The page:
Orcon signs bandwidth contract with wannabe second Pacific cable provider Hawaiki
UPDATE Sept 11: Orcon says it has bought a "multi-million dollar" major chunk of capacity on the proposed Hawaiki cable linking Australia, New Zealand and various Pacific Islands to the US.
Orcon, which was acquired by a consortium of local business people from Kordia earlier this year, says the deal will see the ISP purchase 40Gbps capacity in year one, with substantial increases planned in additional years, that it said will help to unlock the potential of New Zealand’s broadband market.
The deal follows a Hawaiki contract with the Northland Regional Council which will help Hawaiki with NZ landing rights for its cable. The Council will also try to find local investors to help make the $450 Hawaiki cable happen.
And it follows a Hawiaki anchor customer contract with Australia's TPG, which appears to be worth $US10 to $US20 million over three years.
Signing anchor customer deals is no guarantee of success.
Pacific Fibre had Vodafone, iiNet, CallPlus and Reannz in the bag, but still couldn't convince enough potential investors to raise more than half the $400 million it sought for a Sydney-Auckland-LA cable.
And there will be an element of gaming. Orcon and other ISPs need all the leverage they can get to help keep the 50%-Telecom owned Southern Cross Cable at heel.
Still, a bit of momentum's buildiing for Haiwaki. Good luck to them.
And it's nice to see Orcon getting in behind the newcomer this time. While under Kordia ownership, its CEO Scott Bartlett talked up Pacific Fibre, but Orcon never signed an anchor customer contract - no doubt because Kordia had its own Optikor transtasman cable plan (currently on the backburner).
TPG signs with Hawaiki
Aug 23: Many have tried to break the Southern Cross Cable’s monopoly as New Zealand’s only major broadband connection to the outside world.
Many NBR Rich Listers, that is. Pacific Fibre, backed by Sir Stephen Tindall, Rod Drury and Sam Morgan, gave up on its plan to lay a $NZ400 million cable from Sydney to Auckland to LA after raising less than half the necessary funds.
And a proposed Auckland-Sydney cable, backed by Chinese companies Huawei and Axin, sank without trace after political opposition across the Tasman.
Now another contender has stepped up.
Hawaiki is trying to raise $US350 million to lay a submarine fibre optic cable linking Australia, New Zealand and various Pacific Islands to the US. It says the 14,000km cable will be completed by late 2015.
This week, the company’s Noumea-based chief executive and owner Rémi Galasso had some good news.
Australian company TPG has agreed to buy capacity on the proposed cable, with its chief financial officer saying it expects to spend $US10-20 million in capex related to the cable in the three years from 2014.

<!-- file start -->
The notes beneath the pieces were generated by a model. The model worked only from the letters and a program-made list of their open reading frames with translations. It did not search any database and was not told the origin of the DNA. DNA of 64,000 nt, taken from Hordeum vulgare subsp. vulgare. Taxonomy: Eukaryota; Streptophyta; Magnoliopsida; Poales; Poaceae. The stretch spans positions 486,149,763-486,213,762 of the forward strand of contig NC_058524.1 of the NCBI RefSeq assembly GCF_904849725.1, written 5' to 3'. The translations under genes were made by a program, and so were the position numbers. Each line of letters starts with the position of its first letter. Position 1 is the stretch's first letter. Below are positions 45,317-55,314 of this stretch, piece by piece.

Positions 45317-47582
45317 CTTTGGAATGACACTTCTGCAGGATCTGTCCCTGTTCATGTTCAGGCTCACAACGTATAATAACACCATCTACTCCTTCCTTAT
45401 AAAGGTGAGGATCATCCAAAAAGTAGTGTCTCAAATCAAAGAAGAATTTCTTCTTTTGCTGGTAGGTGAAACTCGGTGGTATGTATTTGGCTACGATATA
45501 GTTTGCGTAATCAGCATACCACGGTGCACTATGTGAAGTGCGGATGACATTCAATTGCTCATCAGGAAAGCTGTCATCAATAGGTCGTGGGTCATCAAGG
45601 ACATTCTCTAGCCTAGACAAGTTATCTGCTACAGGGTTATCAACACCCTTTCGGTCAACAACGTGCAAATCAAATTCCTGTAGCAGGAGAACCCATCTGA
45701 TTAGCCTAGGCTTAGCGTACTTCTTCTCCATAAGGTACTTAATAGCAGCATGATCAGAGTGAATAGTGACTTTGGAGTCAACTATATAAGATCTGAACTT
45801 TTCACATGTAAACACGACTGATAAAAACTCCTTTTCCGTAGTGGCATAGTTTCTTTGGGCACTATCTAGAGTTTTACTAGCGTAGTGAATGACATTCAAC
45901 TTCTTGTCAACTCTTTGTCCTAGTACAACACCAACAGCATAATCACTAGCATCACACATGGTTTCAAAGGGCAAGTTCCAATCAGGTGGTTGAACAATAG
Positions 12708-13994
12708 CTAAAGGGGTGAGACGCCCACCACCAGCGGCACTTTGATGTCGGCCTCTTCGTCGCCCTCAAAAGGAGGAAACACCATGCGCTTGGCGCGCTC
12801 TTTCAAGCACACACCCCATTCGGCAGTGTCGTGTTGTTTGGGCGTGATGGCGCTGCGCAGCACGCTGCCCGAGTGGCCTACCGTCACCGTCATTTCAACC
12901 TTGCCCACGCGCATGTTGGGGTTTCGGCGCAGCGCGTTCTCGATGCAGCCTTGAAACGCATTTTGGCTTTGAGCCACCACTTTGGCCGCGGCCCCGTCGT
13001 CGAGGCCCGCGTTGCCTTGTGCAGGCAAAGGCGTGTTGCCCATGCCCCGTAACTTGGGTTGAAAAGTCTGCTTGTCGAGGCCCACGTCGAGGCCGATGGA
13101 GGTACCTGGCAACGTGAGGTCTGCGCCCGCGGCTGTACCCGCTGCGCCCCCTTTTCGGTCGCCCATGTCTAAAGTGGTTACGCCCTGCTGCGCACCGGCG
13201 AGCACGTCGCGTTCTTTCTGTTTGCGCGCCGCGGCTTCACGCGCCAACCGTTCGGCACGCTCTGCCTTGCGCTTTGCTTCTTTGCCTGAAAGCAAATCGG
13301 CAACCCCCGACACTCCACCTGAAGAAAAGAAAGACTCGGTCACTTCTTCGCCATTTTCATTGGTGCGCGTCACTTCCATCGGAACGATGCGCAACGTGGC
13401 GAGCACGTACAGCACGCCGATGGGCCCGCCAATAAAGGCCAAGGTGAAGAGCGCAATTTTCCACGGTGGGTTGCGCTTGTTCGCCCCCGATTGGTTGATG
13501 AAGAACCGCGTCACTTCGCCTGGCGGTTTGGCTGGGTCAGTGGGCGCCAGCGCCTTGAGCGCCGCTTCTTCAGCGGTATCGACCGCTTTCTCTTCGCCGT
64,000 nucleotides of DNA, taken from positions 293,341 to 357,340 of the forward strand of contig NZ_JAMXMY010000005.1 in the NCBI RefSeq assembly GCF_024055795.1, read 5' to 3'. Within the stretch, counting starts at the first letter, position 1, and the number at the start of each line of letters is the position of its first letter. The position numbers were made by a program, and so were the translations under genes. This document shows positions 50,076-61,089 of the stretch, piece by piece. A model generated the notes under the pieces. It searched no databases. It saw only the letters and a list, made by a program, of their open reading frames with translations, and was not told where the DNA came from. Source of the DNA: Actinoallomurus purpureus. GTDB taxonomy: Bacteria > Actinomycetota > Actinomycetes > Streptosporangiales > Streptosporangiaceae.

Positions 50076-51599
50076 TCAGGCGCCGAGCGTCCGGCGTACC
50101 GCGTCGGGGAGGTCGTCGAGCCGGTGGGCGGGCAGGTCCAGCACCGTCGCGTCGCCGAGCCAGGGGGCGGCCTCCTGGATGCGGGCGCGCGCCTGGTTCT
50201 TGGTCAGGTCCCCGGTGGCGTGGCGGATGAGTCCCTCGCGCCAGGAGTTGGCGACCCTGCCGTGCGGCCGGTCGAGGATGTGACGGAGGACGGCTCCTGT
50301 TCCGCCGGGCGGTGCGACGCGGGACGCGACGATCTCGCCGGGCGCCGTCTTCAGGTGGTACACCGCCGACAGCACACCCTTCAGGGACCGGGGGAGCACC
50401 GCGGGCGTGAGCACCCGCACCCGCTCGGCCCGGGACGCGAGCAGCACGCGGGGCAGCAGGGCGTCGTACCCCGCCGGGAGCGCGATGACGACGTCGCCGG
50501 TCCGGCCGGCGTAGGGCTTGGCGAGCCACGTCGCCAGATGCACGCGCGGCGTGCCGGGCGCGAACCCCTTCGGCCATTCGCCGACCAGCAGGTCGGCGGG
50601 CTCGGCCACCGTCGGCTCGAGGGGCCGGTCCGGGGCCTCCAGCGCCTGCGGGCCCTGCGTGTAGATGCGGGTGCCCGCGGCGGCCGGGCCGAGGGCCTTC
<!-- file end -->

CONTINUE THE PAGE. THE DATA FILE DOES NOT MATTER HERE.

TPG is a credible player. It’s listed on the ASX, with a market cap of $A2.9 billion. Its interests range from a retail ISP service to its Pipe Pacific Cable between Sydney and Guam.
Still, it will be hard
Pacific Fibre had lined up a raft of anchor customers, including Vodafone, CallPlus, iiNet (Australia’s largest independent ISP) and Reannz, the Crown-owned company that runs a network connecting universities and research institutes. Collectively, the multi-year contracts were worth more than $100 million, and ANZ was willing to fund a similar amount in debt. Still, it was only about half what Pacific Fibre needed.
And on closer examination, Mr Glasso is not such a new contender.
The Frenchman has been trying to drum up support for this project since 2009 (initially under the SPIN network moniker).
Various partners have been mooted with previous attempts, from the French government to Kordia.
This time around, beyond bagging an anchor customer commitment from TPG, Hawaiki has also signed a memorandum of understanding with regional economic development agency Northland Inc to land the new cable in the Whangarei area.
Under the memorandum, “Northland Inc will aid both the landing and the funding of the cable, including sourcing local investors and promoting funding through the Northland Regional Council’s Investment and Growth Reserve.”
NBR hopes a second cable operator does jump into the NZ-US market. Two or more players are required for competition. And good luck to Hawaiki.
But it’s hard to see how Northland local government reps, and other Hawiaki partners, will succeed where Messrs Drury, Morgan and Tindall failed in their bid to raise $400 million for Pacific Fibre.
The only cable that’s actually in the works is the Telecom-Telstra-Vodafone joint venture to lay the second major cable between New Zealand and Australia (from where there’s a choice of multiple cables up to Asia and the US).
There are some question marks over that project, such as ISPs’ wholesale access terms; ownership percentages; and iffyness over 50% Southern Cross Cable shareholder Telecom also holding a stake in the new link. Still, it’s better than nothing, and at least it’s fully-funded, and set to go live in 2015.
Telecom shareholders can take that one to the bank.